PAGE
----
There is actually a lot of down time covering these tournaments. I love being around hockey, talking hockey with the players, coaches and training staff so I get to be around that during these tournaments. Typically, I consult with the training staff
and evaluate players before and after practice and am obviously ready should there be any injuries that occur during game play. While there are the more significant injuries to tend to (lacerations, dislocations, concussions), many times it’s just as important
to make sure that things such as pink eye don’t spread throughout the team or that a player with the flu has a separate water bottle from the rest of the team. Hockey players in general are great to deal with. The perception is that hockey players are rough
and tough, but they actually tend to be good-natured, down to earth, and appreciative of the help we can provide.
What challenges have you encountered as a hockey team physician?
As with any elite athletes, the players we work with are incredible competitors. They love hockey and they love to be on the ice. However, it can be difficult at times as they can minimize the significance of injuries, especially those that require
subjective complaints and feedback such as concussions. It is my job to make sure we look out for the athlete’s best interest and health, both short-term and long-term. It can be unpopular to pull a player off the ice, but if it’s the right thing to do then
that is ultimately my job and that is why I’m there with the team.
What are the rewards of working with elite athletes?
The biggest reward is seeing the players succeed. The team physician is just one cog in the wheel to maximize and optimize the players’ abilities. There is also personal satisfaction for me in being able to combine two of my passions: hockey and medicine.
How does your work with USA Hockey inform your treatment of other patients?
I think working with athletes of any level is fundamentally the same. Is there a difference between working with the elite young athletes at USA Hockey who will someday make hockey their profession and a weekend warrior who just needs to be able to be on the
ice or court Saturday afternoon? Absolutely. But my goal is the same: to keep them in the action and maximize their ability to compete and be at their best.
For an athlete there is nothing worse than suffering a sports injury that takes him/her out of competition. While some
injuries require more rest and rehabilitation than others, those who undergo surgery for an anterior cruciate ligament (ACL) injury need to take it slow before heading back into play.
In most cases, ACL surgery is done through small incisions, or arthroscopic surgery, rather than open surgery. Not only does this help reduce scarring and decrease recovery time but it can also help reduce complications and risks. Often the surgery is performed
on an outpatient basis, meaning the patient won’t have to spend even a night in the hospital. Outpatient surgery doesn’t make recovery any less serious, however.
Patrick Birmingham, MD, Orthopaedic Surgery and Sports Medicine at NorthShore, shares his tips for ensuring a safe and
speedy recovery from ACL surgery:
Have you had ACL surgery or know someone who has?
The Food and Drug Administration (FDA) announced in 2013 that it plans to label partially hydrogenated oils (PHO’s),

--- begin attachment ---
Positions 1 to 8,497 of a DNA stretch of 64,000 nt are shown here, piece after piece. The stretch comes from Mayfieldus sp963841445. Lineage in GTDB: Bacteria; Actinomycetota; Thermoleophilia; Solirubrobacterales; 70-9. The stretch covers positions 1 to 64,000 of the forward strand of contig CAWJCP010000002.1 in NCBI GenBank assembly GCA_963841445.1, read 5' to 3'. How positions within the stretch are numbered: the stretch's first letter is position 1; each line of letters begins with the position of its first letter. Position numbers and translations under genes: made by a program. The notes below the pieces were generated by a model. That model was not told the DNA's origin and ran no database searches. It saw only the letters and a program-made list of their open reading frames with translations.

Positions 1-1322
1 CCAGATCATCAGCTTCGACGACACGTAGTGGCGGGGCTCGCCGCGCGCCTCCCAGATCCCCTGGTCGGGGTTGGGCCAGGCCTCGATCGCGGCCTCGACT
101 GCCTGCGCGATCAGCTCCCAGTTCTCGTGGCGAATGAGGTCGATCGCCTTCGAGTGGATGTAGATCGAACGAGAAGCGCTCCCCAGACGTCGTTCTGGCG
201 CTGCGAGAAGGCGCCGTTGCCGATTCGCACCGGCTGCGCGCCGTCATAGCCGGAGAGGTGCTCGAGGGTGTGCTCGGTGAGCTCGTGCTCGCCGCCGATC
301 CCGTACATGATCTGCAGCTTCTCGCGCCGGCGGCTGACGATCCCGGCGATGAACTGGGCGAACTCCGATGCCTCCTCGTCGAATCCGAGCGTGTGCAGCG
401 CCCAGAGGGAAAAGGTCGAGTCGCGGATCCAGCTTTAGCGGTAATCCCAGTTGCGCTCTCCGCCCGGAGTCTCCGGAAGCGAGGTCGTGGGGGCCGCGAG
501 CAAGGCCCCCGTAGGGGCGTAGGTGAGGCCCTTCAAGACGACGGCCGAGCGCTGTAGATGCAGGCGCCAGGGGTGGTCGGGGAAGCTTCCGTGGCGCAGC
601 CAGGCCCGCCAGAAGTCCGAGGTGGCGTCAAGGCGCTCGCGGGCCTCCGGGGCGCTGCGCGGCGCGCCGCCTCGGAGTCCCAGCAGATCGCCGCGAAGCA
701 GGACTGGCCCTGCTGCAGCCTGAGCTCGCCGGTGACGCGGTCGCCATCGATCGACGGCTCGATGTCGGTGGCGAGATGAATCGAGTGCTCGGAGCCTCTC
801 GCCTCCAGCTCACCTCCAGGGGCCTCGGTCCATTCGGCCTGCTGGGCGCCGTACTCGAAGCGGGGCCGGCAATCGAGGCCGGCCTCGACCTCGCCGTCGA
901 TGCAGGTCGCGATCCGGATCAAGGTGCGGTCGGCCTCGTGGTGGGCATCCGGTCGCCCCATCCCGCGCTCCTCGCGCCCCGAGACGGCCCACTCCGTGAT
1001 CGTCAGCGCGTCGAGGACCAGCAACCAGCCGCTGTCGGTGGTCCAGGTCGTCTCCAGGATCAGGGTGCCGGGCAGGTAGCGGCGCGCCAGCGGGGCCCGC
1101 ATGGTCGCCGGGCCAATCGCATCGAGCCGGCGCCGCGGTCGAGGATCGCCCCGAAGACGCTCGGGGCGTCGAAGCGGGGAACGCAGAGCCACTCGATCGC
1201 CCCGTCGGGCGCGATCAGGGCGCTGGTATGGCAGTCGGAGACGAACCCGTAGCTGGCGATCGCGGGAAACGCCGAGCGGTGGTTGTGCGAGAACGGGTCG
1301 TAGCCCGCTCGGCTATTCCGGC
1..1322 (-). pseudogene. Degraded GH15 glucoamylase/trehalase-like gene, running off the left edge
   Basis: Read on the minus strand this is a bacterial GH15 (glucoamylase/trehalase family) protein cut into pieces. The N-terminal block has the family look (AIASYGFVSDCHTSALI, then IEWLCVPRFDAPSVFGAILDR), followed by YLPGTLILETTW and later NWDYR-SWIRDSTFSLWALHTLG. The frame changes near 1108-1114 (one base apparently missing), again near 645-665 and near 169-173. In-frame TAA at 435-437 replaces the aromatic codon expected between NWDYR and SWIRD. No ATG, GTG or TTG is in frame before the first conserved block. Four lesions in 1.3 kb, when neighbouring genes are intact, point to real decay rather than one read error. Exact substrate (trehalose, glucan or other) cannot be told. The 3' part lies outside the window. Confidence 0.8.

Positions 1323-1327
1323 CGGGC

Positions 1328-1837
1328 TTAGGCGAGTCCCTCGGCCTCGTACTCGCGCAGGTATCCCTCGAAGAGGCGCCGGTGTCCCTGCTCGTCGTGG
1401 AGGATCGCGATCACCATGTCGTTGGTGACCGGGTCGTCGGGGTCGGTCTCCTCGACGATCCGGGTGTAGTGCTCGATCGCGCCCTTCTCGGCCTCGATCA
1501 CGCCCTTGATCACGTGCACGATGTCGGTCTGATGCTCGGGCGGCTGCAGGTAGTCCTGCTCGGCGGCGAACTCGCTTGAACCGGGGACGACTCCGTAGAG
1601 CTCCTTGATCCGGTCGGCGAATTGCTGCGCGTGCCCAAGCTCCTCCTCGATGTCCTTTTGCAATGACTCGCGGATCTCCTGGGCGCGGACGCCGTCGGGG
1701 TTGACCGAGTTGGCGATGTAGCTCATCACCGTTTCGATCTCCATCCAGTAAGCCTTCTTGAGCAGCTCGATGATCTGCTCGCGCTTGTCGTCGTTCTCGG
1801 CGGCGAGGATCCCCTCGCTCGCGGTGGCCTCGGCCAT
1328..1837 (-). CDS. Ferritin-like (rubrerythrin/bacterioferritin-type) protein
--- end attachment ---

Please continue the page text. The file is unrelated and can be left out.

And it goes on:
which are the primary dietary source of trans fats, as not generally recognized as safe for use in food. This relabeling of trans fats is just the first move in a process that will likely lead to a ban on trans fats in the U.S. food supply.
Trans fat first entered the American food supply in 1911 in the form of Crisco shortening. Fairly early in its history, preliminary studies show that trans fats could be more harmful than other fats. Later studies confirmed this finding, indicating that
trans fat contributed to heart disease. While their presence has already been greatly reduced in the food supply, trans fats can still be found in many processed foods, like frozen pizzas, microwave popcorn, baked goods, margarine and store-bought icings.
Philip Krause, MD, Director for the Section of Cardiology at NorthShore Skokie Hospital, explains why doctors have long urged their
patients to stay away from trans fats:
Notably, manufacturers have made steps to reduce fat levels in many foods and products. Since 2006, after which food labels reported trans fat content, intake of this substance has dropped significantly.
It is hoped, after the FDA finalizes its preliminary determination, PHO’s would be considered as “food additives” and could only be used with prior authorization. The primary goal and hope is that with better consumer education and these changes in product
and food manufacturing, Americans can look forward to much healthier life ahead.
National Blood Donor Month is a time to celebrate both the generosity of current volunteer blood donors and encourage others to register as donors and start making regular lifesaving donations of their own. In recognition of National Blood Donor Month, NorthShore
University HealthSystem has created an infographic that highlights important facts and statistics of blood donation, from the time it takes to make a donation, to a breakdown of blood types and more.
Share our infographic with your friends and family and encourage them to consider donating to our own NorthShore Evanston Hospital Blood Bank. Click on the image
below to view our full National Blood Donor Month infographic.
Are you contemplating going gluten-free? Gluten-free products now line the aisles of the grocery store, and it seems more
and more people are adopting the gluten-free lifestyle. But is it right for you?